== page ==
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Page:Popular Science Monthly Volume 1.djvu/512

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WE hold educational reform to be the first and most important of all reforms. There are many things in this world that need amendment, and, happily, there are plenty of people willing to help on the work. By diversity of tastes and division of labor, the business of reform is taken up piecemeal, and it is but natural that each party should clamor for the precedence of its own projects over all others. Some think the world is only to be regenerated by reforming its drinks, others its meats, others its recreations, and others its times of labor. Some are sure that what society most needs is better land-laws, others that it is better revenue regulations, and others, again, wider suffrage or free-trade, or a closer sorting of office-holders. Admitting that much good is yet to be attained in all these directions, there still remains a more radical and comprehensive task of reform. Our notion is. that the great agency which undertakes to prepare human beings for their work in life by awakening and directing their feelings, and by furnishing them with ideas and knowledge, is in extreme need of thorough amendment. Because, as men feel and think, so will they act; as are its constituents, so will be society; and, until people are better instructed in the things which pertain to their true welfare, all other reformatory schemes will yield but partial and unsatisfactory results.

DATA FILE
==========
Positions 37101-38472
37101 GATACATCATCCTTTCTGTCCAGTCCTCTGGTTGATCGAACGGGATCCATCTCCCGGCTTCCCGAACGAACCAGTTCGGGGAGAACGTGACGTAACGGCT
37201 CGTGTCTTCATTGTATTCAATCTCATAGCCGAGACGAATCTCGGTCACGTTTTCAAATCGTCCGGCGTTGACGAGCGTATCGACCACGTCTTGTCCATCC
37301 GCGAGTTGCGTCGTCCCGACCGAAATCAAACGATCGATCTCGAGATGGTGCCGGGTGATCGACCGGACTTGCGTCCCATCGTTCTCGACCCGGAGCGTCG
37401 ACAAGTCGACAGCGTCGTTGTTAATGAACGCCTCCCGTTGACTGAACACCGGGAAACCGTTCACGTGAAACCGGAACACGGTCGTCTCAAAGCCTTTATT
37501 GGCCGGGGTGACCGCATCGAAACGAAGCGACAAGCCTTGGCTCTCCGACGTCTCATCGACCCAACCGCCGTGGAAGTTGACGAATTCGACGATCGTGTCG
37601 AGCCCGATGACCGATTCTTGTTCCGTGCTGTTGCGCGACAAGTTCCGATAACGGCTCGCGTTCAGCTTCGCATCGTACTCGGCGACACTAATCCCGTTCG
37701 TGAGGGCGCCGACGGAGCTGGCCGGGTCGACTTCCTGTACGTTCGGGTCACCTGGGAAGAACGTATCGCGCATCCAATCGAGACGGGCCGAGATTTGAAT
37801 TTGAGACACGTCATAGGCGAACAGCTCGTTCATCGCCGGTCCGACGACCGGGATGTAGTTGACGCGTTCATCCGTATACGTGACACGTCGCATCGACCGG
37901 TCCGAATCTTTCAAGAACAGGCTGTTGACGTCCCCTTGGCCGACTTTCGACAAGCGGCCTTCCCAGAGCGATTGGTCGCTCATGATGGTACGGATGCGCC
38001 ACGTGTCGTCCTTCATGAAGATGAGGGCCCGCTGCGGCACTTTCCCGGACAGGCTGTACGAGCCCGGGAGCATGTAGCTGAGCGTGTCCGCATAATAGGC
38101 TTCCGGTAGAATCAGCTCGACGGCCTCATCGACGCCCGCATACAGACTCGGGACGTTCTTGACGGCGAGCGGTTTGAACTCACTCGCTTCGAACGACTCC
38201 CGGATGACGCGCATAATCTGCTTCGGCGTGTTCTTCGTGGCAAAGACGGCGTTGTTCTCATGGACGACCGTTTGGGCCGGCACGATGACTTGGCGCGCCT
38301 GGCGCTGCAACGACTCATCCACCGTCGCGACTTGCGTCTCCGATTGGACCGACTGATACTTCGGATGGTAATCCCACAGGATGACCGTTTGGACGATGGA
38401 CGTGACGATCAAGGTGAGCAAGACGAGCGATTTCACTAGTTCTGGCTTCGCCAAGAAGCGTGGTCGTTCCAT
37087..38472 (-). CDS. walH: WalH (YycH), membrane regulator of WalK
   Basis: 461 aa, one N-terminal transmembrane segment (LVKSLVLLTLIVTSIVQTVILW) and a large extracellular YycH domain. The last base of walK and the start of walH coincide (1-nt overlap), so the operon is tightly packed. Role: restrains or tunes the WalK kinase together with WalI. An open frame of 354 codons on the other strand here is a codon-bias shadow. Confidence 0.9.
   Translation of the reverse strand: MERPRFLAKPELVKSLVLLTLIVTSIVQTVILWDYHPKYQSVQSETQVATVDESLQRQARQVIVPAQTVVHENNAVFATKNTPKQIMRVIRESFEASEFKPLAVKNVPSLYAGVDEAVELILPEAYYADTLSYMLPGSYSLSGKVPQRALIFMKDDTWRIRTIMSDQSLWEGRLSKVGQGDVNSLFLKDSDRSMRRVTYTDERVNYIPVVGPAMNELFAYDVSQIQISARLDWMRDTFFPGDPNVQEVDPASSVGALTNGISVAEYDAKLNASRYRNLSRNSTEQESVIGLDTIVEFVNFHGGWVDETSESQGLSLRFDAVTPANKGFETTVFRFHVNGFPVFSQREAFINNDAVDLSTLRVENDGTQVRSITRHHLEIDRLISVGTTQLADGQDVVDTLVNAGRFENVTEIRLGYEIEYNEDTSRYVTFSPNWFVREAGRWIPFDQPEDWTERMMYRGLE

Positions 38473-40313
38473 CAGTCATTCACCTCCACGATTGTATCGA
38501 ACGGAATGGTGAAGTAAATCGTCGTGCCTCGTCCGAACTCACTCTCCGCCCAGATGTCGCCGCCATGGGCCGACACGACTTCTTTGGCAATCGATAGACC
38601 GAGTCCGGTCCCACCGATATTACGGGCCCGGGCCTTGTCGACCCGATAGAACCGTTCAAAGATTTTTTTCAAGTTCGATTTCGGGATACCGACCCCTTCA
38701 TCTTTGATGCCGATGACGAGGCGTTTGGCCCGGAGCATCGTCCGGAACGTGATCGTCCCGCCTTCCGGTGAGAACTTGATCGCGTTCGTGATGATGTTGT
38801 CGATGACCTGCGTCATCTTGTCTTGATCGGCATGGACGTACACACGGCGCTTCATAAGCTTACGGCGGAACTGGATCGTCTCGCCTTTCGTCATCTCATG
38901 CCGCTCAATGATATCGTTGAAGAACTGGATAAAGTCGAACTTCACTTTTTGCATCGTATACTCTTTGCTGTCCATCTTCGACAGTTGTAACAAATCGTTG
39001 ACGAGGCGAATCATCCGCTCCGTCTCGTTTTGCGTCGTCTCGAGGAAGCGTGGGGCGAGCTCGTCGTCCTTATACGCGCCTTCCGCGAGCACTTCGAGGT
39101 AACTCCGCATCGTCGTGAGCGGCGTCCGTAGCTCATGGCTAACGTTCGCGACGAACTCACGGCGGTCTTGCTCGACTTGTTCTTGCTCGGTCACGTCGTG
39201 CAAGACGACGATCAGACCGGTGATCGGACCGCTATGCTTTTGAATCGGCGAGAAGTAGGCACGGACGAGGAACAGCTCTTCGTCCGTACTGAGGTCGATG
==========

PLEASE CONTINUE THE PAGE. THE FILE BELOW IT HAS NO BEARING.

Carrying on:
But the phrase "educational reform" is vague and capable of various meanings. That phase of it which is destined to work out the most extensive and salutary effects will consist, we believe, in reconstituting the general methods of study upon a scientific basis. What the world wants now, to give effect to philanthropic aspiration, is to know what to do and how to do it, and the great means to this end must be found in comprehensive scientific education. But there is much misapprehension and some misrepresentation as to what is properly meant by scientific education. Its advocates urge the increasing study of science, and it is charged that they would make education consist in the bare acquisition of physical facts. They protest against the excess of traditional studies, and are reproached with the desire to sever our mental connection with the past. They object to the time given to Greek and Latin, and are accused of being the enemies of language in education. In short, they ask the introduction of new studies into an old system which already covers the whole ground and occupies all the time; and, as this can only be done by abandoning much that is established and venerated, the advocates of this change are characterized as the narrow-minded foes of all liberal culture.

These imputations are, however, erroneous and unjust. What the advocates of scientific reform in education demand is, not that everybody shall become chemists, or astronomers, or geologists, or that the past shall be ignored, or language neglected; but they demand that the unfolding mind of the age shall be put into more direct relation with the present realities of the world than our traditional culture allows. They ask but the thorough modernization of educational systems; and, as the characteristic and controlling element of modern thought is science, they maintain that this should be the characteristic and controlling element of culture. They are the enemies of neither literature, language, nor his-